FDA inspection calls Theranos 'nanotainers' uncleared devices, cites quality assurance problems
- Between August 25 and September 16, the FDA visited two California-based Theranos offices, including one in Palo Alto and another in Newark, CA.
- The reports, which were posted yesterday, were heavily redacted; however, it was evident that the FDA is questioning Theranos' quality assurance program and criticizing the startup's habit of shipping its small blood vial 'nanotainers,' which the agency called an uncleared medical device, across state lines.
- Theranos claims that is has addressed, and in some cases corrected, the situations which the FDA tagged as sources of concern.
It's another tough day for Theranos, made worse by the firestorm of attention the company has received over the last couple of weeks. First, the Wall Street Journal published a piece alleging that the company wasn't really using its proprietary "Edison" blood testing technology. Then, the FDA told Theranos to stop using its finger-prick tests for everything other than herpes testing, for which the company has regulatory clearance. And now, regulators have released inspection reports showing that Theranos must address several deficiencies in its business tactics.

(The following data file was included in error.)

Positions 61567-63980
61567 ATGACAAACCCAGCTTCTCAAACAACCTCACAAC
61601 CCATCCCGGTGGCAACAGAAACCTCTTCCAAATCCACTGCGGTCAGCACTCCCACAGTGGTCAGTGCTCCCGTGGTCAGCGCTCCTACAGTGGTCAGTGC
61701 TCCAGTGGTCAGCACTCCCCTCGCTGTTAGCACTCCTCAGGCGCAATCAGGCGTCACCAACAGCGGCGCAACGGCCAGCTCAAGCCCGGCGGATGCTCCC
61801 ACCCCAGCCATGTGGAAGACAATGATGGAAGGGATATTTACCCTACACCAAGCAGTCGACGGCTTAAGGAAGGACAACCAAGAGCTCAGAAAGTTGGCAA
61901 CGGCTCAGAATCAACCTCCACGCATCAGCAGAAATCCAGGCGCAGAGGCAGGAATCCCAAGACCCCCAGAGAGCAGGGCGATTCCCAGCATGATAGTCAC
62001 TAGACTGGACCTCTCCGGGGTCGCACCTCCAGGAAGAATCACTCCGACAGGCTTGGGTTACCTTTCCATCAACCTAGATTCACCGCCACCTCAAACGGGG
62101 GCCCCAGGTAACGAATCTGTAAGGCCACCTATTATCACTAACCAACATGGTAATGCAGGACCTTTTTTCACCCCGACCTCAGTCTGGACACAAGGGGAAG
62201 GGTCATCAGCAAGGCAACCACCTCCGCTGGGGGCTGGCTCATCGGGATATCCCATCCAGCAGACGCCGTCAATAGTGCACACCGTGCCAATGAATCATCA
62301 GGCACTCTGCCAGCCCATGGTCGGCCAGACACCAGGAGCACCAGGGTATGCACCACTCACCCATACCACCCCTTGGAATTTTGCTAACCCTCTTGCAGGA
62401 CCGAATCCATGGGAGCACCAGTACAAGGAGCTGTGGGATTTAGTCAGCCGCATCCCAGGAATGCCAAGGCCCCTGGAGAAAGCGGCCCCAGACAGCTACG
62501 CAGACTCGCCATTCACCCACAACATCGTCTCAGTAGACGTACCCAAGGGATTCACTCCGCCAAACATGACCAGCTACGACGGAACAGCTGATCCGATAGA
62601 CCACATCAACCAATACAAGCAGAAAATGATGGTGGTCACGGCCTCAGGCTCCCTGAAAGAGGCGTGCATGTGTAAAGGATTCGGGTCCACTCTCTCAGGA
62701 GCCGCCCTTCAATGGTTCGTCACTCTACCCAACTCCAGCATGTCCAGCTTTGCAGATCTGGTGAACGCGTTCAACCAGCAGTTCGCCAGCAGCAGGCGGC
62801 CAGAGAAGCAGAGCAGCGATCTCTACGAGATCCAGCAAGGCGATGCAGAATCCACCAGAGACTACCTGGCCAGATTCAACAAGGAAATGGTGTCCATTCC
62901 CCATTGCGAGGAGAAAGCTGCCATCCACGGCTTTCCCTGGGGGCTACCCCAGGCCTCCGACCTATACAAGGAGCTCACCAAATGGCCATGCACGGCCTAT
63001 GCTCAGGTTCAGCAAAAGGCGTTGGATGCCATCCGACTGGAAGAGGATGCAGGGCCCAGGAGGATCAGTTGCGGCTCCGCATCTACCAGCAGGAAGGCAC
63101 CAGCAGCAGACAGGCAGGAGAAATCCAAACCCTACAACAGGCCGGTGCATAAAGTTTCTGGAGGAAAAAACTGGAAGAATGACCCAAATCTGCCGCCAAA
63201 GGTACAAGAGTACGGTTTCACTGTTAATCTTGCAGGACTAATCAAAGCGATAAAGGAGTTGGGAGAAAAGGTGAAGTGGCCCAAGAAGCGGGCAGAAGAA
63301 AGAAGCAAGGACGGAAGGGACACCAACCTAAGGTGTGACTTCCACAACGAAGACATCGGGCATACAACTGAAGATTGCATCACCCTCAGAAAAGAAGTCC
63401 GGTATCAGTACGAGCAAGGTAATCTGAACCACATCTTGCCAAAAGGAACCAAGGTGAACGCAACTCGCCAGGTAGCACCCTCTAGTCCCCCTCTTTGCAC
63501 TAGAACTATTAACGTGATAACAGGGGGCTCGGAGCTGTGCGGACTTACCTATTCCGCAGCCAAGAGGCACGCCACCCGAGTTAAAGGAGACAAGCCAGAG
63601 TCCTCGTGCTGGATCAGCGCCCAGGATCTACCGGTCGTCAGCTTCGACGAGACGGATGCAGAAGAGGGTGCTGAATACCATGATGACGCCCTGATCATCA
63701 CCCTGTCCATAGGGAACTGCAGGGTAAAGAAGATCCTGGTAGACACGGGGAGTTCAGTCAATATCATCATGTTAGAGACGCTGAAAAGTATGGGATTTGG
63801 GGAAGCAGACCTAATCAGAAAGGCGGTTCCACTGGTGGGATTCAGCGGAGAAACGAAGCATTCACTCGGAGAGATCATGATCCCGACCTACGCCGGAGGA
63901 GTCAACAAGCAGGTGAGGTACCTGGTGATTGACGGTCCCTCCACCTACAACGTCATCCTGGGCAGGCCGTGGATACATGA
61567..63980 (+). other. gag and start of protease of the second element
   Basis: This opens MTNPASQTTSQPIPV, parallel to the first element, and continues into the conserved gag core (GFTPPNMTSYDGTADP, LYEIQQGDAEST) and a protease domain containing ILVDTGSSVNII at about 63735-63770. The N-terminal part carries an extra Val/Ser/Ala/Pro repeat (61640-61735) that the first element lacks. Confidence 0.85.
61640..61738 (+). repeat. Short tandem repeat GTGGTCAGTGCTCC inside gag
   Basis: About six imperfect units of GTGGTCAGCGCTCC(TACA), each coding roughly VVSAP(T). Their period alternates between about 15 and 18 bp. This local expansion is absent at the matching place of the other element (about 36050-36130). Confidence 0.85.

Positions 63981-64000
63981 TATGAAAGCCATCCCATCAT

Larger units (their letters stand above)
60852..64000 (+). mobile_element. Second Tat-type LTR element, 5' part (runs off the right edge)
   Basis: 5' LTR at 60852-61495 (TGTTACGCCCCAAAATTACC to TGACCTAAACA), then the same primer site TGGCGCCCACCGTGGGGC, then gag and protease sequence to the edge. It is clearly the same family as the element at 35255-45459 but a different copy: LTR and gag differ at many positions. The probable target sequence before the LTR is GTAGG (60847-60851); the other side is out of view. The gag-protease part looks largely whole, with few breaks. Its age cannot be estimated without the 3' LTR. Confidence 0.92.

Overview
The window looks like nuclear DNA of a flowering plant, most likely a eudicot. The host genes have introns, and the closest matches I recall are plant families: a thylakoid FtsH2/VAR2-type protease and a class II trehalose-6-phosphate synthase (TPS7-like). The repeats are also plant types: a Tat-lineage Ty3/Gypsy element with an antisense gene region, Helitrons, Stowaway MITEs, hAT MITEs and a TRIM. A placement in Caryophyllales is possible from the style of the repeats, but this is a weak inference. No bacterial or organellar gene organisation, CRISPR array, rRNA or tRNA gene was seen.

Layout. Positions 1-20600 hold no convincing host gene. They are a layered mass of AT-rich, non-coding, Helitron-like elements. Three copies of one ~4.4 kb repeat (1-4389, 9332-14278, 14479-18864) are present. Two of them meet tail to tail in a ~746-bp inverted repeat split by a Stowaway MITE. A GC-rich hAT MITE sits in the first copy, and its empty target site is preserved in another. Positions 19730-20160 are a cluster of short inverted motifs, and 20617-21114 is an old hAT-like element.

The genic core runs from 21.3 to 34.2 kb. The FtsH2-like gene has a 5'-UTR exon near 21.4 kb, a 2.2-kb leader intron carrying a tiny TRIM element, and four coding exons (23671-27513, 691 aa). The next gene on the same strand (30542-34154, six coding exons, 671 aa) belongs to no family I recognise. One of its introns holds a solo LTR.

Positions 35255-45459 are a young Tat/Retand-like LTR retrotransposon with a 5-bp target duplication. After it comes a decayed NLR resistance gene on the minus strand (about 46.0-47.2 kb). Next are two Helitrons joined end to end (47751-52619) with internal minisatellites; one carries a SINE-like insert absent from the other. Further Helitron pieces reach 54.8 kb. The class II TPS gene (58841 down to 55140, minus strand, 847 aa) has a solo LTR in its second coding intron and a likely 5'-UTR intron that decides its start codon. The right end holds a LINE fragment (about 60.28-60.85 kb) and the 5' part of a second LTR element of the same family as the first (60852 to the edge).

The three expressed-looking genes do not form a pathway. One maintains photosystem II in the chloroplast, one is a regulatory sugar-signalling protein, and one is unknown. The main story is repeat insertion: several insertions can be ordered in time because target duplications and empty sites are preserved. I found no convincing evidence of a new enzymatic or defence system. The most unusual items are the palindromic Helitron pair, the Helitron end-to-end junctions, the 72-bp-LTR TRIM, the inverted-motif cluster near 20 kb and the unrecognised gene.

Nonetheless, there is more to the story. In 2013, Theranos reached out to the FDA with the goal of becoming an FDA-regulated device manufacturer, instead of simply operating without any regulatory approvals or oversight. Theranos initiated the transition process, and it got tricky along the way.
The FDA went on to classify the nanotainer device as a Class II device, which is considered higher risk than Class I devices. In its inspection reports, the FDA called out Theranos on shipping an uncleared medical device between states.
Theranos is not the only start-up to have challenges during FDA inspections, and the company says that it has pre-submitted 120 of its tests to the FDA to obtain additional guidance with the process.